So, families that live in regions more prone to flooding, landslides, earthquakes or hailstorms can accordingly, build similarly relatable and easily understood stories. Remember, older children tend to know and be more aware of things around them — so it is better to ensure that you tell them what is happening. They should not get their information from peers, social media, the television, the Internet, or other sources. 

Why tell children about natural calamities? 

  • Let your children know in advance about predicted or extreme weather conditions. It will help them be mentally prepared and feel safe.
  • Children find routine comforting. So, going to school, attending after-school activities are things that matter. Hence, do prepare them for a disrupted routine during calamities. It will help them process the event better.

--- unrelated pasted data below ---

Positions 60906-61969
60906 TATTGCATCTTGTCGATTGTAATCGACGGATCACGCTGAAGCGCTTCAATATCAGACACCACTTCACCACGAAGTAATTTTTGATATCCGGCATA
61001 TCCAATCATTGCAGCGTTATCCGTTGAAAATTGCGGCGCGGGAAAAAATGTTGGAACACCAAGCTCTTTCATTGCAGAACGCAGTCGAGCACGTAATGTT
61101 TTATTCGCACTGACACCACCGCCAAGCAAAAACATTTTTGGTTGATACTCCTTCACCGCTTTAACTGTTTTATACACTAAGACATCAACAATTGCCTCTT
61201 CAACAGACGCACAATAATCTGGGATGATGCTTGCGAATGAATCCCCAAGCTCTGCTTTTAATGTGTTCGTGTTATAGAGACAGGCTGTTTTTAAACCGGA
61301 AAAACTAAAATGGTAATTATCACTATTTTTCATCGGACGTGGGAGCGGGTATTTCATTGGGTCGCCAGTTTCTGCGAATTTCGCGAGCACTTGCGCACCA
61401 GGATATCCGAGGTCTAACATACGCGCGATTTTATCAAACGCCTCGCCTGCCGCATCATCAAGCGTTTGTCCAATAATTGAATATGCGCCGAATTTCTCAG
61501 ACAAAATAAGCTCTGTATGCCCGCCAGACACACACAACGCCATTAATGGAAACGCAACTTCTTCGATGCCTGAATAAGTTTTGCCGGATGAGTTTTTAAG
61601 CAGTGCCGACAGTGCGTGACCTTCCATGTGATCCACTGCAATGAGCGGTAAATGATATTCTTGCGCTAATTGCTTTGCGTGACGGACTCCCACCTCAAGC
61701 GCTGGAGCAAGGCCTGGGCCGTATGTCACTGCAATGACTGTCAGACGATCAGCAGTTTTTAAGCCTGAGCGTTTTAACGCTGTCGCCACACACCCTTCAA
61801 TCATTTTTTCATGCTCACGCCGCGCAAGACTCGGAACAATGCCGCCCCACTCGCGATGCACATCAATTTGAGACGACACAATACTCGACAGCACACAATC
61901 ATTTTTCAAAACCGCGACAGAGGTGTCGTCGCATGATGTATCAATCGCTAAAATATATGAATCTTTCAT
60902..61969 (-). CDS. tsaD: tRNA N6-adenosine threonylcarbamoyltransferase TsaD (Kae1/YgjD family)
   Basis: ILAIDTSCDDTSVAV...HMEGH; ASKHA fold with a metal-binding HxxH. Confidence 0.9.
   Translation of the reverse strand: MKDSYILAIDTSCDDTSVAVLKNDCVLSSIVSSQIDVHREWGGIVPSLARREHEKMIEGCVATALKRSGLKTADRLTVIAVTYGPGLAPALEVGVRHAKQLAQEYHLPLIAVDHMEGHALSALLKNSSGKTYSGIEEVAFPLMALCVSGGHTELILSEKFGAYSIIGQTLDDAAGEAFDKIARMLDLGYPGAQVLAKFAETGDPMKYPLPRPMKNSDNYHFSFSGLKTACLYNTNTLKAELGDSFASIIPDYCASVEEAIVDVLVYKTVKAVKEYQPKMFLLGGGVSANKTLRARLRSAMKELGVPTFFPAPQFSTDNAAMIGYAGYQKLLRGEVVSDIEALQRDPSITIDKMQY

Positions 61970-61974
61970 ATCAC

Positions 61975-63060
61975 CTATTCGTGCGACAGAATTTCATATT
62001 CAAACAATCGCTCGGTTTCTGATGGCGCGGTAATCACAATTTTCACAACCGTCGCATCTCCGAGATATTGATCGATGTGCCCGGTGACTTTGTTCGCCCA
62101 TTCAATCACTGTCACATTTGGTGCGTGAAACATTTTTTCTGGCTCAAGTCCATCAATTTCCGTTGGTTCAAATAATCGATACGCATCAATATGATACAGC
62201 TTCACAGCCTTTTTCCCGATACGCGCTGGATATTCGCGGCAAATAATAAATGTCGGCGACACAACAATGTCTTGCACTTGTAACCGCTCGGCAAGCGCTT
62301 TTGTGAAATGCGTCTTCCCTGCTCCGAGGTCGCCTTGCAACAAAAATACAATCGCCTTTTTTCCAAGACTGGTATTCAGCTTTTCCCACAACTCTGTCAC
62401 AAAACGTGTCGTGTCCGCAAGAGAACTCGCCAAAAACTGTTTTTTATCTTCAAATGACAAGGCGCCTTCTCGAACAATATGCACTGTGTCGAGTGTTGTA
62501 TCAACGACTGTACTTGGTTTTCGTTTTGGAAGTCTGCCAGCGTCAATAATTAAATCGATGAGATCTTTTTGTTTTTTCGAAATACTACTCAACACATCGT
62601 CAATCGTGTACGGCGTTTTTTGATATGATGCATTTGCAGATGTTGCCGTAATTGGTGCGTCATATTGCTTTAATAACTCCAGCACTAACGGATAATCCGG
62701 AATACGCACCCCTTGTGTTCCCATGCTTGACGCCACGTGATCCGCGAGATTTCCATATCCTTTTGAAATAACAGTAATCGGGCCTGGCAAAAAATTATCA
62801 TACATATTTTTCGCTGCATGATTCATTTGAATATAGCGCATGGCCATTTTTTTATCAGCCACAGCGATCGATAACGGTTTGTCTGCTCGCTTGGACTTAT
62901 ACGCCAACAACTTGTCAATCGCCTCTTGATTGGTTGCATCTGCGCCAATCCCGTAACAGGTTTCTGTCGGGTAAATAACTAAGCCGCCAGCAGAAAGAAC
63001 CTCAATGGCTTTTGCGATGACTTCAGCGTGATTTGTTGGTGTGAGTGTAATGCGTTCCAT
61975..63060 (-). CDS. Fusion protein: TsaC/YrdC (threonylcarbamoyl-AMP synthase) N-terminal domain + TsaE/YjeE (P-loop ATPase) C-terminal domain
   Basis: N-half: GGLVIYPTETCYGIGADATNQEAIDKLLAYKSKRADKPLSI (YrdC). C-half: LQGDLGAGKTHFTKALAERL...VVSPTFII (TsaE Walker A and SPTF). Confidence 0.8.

• Assure them that life will be back to normal in a few days. Doing so, will reassure them and prevent them from becoming anxious.
  • Let them feel secure and safe. When your children know you are there to talk to them and help them understand what can be done, they don’t feel helpless.

  • You can be creative and suggest superman-like solutions to divert their minds. (Applicable only for small or very young children!)
Measures you can take to safeguard your children

When a natural disaster strikes, the safety of your children becomes paramount. While it is impossible to stop or change a calamity, as a parent, there are certain things you can do to safeguard your children.

  • Be alert and recognise the warning signs — the tremors before an earthquake or, the very heavy and windy rains that occur just before a storm. Also, with older children, make sure you take the time to listen to and answer all their questions. 
  • Equip children with helpline numbers and encourage them to memorise the phone numbers of family members who live out of the city/state in case they need to call someone during an emergency.
  • Decide on a meeting place in the event a family member is lost. This also applies to many other situations like a crowded marketplace or a mall or a fair.